Then to have a separate process handling each client connection, such that multiple clients can proceed in parallel, I suggest that you replace the entire for loop with something like this:

while(1) {
    td = accept(sockdescriptor, ...);
    client_num++;
    if (fork() == 0) {
        close(sockdescriptor);

        /* handle client interaction here */
        send(...) / receive(...)

        exit(0);
    } else {
        close(td);
    }
}

Note that there is a race condition: If num_nodes is greater than SOMAXCONN, it is possible that connections are dropped. Spawning the server process first does not eliminate the race condition. This sort of thing is safer with pipes, that are pre-opened before fork.

share|improve this answer
    
Hmm..thats a good suggestion, so your thought seems to be that I should take the fork() inside the while loop, that will make things cleaner. However, how do I spawn multiple processes to call the client_prog routine this way? – urch Sep 23 '13 at 14:56
    
This code will create multiple processes: one for each client connection. It is really hard to help without further details on what you're trying to achieve. – jop Sep 23 '13 at 15:15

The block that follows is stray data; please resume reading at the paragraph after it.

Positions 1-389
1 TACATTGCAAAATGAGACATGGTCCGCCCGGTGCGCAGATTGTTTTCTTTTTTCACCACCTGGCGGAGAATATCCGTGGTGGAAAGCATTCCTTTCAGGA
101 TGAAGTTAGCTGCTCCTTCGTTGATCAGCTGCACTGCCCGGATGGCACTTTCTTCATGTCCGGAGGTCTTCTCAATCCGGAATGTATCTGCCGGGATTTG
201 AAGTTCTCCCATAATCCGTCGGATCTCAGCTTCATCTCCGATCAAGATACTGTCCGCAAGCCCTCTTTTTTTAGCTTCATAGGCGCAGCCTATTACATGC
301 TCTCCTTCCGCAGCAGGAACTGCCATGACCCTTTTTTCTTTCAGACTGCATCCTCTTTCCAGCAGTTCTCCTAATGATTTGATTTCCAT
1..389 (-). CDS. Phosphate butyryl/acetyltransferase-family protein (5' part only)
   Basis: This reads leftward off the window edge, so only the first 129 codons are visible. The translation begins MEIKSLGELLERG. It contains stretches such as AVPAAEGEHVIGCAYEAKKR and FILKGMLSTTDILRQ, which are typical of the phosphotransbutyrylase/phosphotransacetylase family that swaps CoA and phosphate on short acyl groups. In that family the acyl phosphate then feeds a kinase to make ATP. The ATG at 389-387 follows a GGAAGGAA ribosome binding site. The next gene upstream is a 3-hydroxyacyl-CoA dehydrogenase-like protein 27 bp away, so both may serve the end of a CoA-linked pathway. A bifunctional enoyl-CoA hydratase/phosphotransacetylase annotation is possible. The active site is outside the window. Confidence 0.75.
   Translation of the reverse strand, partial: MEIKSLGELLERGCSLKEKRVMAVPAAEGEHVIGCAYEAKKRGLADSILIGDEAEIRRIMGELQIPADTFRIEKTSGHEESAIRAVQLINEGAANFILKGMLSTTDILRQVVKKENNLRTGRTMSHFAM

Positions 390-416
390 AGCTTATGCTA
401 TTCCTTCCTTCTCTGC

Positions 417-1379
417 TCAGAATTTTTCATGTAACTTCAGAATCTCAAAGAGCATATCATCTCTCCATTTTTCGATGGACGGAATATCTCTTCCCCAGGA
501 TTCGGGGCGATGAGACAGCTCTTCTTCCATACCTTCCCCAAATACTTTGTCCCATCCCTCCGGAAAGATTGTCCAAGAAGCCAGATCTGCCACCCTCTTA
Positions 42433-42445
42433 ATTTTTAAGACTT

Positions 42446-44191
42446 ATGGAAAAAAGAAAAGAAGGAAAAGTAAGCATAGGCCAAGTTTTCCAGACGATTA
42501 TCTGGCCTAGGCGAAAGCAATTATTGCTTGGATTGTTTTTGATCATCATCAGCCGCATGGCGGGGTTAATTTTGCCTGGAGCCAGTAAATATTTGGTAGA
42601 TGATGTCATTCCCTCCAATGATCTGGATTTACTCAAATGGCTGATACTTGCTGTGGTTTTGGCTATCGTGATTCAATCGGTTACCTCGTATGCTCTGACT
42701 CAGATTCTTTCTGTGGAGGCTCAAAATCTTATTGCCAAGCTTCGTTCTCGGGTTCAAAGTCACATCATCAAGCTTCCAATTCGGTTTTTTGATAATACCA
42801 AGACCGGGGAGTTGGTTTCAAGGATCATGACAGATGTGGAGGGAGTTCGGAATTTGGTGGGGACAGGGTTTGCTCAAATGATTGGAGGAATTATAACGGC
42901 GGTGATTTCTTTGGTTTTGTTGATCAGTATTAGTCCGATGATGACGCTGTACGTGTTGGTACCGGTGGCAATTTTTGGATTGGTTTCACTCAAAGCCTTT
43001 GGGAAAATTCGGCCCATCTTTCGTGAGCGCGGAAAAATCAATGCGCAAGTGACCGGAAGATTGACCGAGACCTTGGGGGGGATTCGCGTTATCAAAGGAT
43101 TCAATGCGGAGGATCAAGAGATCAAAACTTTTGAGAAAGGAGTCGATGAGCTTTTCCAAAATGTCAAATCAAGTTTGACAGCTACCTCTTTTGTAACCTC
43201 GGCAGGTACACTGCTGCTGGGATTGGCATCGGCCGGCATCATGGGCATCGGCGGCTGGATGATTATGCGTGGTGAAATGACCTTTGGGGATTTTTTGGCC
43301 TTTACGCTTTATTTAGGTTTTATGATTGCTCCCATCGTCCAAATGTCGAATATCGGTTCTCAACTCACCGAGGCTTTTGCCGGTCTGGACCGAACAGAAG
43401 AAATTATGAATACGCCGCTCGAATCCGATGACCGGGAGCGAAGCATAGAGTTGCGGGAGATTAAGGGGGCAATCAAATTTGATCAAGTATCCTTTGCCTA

Let me try and make a better attempt at explaining. So basically I have server running in my main(). Now I need to spawn N number of processes which place a call to invoke a client. Say the value of N is 2. So now 2 processes should be spawned which then place calls to the client subroutine to invoke them, clients then connect with the server and do some message passing. – urch Sep 23 '13 at 15:23
    
@urch: Normally, the server code doesn't create clients; the clients are on a different machine, even. Unless you are using a different (non-standard) terminology — don't ask about X11. A server process normally hangs around waiting to accept connections, as jop says. When the connection arrives, it is handled by a separate 'thread of control' from the thread that goes back to listening for the next connection. The separate thread of control may be a separate process forked from the current one (that seems to be what you need) or a POSIX pthread. – Jonathan Leffler Sep 23 '13 at 15:25
    
@urch: Just saw your extra comment...Am I right in thinking you want a client that makes multiple connections to a separate server? You can do that easily enough with a shell script running clients; you can, if you must, create a process that forks and connects to the server. It is less clear that you can usefully create a process that connects and forks — they'll all share a single socket and the server won't easily be able to distinguish them. Your while (1) { ...; exit(0); } loop really isn't an infinite loop, or even a loop at all. – Jonathan Leffler Sep 23 '13 at 15:29